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Contracts
University of Illinois School of Law
Kar, Robin B.

Professor: Kar

Class: Contracts

Fall 2011

Intro (Promises and Mutual Assent)

v A contract is an agreement b/w two persons as to something that will be done in the future. We enforce promises because we 1)want to empower people to induce actions with promises, 2) want to allow for specialization, 3)want info on people’s preferences. Contracts require mutual assent and consideration.

Ø Mutual Assent – parties must agree to what they are assenting to

§ Subjective Test: what parties THOUGHT they were assenting to

§ Objective Test: What a reasonable person would believe parties were assenting to. This is the preferred test because it is easier to prove. Also, objective intent usually corresponds to subjective intent.

Ø Consideration – reciprocal induction.

o Promise A supported by consideration iff:

1. There is a return performance/promise

2. That has been “bargained for”

1.sought by promisor in exchange for promise

2.given by promisee in exchange for promise

v Basic Approach to Offer/Acceptance

Ø 1. Was there an offer?

§ offer–(x)manifestation of willingness to enter into a bargain, so made as to (x)justify the other party in thinking assent is invited and (x)will conclude the bargain.

§ Objective test

§ Price quotes/Advertisements are usually solicitations for offers, not offers. However, language such as “first 500 customers” or “while supplies last” may tend toward offer. “Bait and switch” techniques are penalized by being held as offers (Izadi-truck case).

§ In deciding if an offer was made, courts will examine

· Language

· History

· Directedness (who it’s directed at, diary v. newspaper)

· Definiteness (how concrete are terms? Gravel as land example)

· Type of K

Ø 2. Was there acceptance?

§ acceptance–manifestation of willingness to enter into bargain on terms proposed in offer

§ mailbox rule: acceptance effective upon dispatch, offer effective upon receipt

Ø 3. Did acceptance occur prior to termination of power to accept?

§ Revocation – manifestation of intent NOT to enter into bargain

· Must be communicated

¨ Definite action inconsistent with keeping the offer open

¨ Reliable information

§ Rejection

§ Lapse of Time

§ Death of Offeror

Consideration/Breach of Contract

v Can have no breach without consideration, because no K without consideration!

v Consideration empowers people to use promises as tools, but does not enforce promises that don’t induce action

v Does not have to be spelled out completely. Think Pennsy v. AggRite, where they said they were offering free aggregate, but really AggRite was inducing Pennsy to take on the disposal of material so as that AggRite wouldn’t have to dispose of it

v Claiming that something is consideration does not make it so (illusory consideration is no consideration, nor is nominal consideration. Must actually INDUCE the Pro/Perf! HOWEVER, an unfair bargain does not negate consideration, if it still passes test (Batsakis))

v Past consideration is no consideration (because it did not induce the pro/perf!)

v No such thing as “Moral consideration” (we promised to do it because it made us feel better—NOPE! (Plowman v. Indian Refining))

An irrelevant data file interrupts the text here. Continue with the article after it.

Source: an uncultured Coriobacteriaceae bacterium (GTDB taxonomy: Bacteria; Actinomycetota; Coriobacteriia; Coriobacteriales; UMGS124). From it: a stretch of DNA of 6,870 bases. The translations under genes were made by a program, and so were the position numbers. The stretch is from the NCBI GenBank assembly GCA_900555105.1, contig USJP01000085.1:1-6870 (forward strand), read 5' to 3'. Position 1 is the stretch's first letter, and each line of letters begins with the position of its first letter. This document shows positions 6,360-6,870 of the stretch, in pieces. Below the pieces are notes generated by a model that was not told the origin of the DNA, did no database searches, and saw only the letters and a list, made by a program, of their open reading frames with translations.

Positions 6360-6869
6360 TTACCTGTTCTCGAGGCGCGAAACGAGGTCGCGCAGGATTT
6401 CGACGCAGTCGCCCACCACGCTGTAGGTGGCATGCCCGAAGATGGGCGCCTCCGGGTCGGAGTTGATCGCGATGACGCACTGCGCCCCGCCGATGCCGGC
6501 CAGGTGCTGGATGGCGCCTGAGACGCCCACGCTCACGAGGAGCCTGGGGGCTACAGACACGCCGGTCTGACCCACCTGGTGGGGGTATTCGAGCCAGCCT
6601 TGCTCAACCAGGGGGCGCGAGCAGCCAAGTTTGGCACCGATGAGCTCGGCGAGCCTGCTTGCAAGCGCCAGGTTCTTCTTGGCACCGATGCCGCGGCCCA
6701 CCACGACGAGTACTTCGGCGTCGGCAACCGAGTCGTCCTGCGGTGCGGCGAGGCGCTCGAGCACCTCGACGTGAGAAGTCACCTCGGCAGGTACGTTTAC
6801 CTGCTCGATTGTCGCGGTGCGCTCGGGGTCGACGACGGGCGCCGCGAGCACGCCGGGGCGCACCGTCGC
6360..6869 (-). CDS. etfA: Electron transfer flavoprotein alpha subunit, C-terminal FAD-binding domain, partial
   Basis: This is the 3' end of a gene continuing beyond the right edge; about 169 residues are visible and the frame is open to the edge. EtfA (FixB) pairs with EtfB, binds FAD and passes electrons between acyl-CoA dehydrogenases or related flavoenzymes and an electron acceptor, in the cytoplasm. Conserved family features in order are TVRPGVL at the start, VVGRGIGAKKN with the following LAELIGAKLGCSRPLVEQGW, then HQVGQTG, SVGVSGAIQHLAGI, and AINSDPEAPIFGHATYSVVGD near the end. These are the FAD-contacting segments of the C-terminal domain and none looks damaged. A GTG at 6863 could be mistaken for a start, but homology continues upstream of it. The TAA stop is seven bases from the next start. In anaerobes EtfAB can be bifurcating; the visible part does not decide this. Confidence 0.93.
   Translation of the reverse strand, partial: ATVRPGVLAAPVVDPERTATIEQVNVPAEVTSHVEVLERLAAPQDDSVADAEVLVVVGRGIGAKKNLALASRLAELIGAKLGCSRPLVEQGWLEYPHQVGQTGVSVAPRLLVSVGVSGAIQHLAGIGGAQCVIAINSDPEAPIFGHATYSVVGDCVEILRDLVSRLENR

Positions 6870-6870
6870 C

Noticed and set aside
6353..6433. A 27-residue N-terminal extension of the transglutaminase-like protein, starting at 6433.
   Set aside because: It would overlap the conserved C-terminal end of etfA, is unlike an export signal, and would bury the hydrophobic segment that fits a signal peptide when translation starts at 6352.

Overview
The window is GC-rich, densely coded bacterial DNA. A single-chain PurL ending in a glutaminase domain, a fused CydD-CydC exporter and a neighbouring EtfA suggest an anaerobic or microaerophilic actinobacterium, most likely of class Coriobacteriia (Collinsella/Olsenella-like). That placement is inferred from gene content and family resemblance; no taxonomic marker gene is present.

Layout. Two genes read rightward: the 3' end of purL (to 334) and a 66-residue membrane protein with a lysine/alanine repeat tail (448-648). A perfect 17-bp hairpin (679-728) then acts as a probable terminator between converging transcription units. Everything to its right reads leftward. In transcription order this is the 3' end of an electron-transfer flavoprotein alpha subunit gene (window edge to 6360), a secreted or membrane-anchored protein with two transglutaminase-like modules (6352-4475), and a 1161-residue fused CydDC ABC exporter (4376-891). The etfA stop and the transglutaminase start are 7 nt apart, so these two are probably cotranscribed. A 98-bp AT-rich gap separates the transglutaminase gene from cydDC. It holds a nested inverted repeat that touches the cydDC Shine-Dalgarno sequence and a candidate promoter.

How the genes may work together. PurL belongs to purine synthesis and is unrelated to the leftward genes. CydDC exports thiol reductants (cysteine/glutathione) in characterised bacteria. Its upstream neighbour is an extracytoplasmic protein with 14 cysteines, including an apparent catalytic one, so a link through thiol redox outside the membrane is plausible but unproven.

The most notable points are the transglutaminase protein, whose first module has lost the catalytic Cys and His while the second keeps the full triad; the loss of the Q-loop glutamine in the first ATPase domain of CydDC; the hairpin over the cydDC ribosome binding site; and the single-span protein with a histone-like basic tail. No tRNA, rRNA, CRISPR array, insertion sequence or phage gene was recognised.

v Charitable promises: not supported by consideration, so not enforceable, but courts will work hard to deduce consideration in charitable subscriptions, which are promises to give things to charity or for a charitable purpose (King v. Board of Trustees). ALSO, under Restatement §90, charitable subscriptions are binding as PE without proof that they have induced action or forebearance.

v Breach gives Expectation damages: amount if both parties fully performed

Promissory Estoppel

v [1]promise

b must prove that it has exhausted all remedies toward Gen

· Sub must prove that owner has not already given consideration for work done by sub (think Commerce v. Equity, where Comm. had already paid out much money for building, even though Equity didn’t get paid.)

§ Promissory Restitution (2 types):

· when benefit is conferred under presumptively valid K for which there exist defenses, and then benefitted person promises to pay. (moral obligation)

· when there is a subsequent promise to pay for material benefit (subsequent promise serves to evince that conferral was not officious, think log pushing case)

§ when there is knowledge and acceptance of benefit (Quasi Contract, Quantum Meruit for services, Quantum Valebut for Goods) (think eating salad example)

· Common law marriage can fall under this (Watts v. Watts)

v Not expectation damages. If enforcement of promise would be disproportionate to performance, will not be enforced, but rather reasonable value of service rendered (think millionaire promising millions to cleaning lady, will only get portion)

v Restatement:

Ø (1) A promise made in recognition of a benefit previously received by the promisor from the promisee is binding to the extent necessary to prevent injustice.

§ 2) A promise is not binding under Subsection (1)

· (a) if the promisee conferred the benefit as a gift or for the other reasons the promisor has not been unjustly enriched; or

· (b) to the extent that its value is disproportionate to the benefit.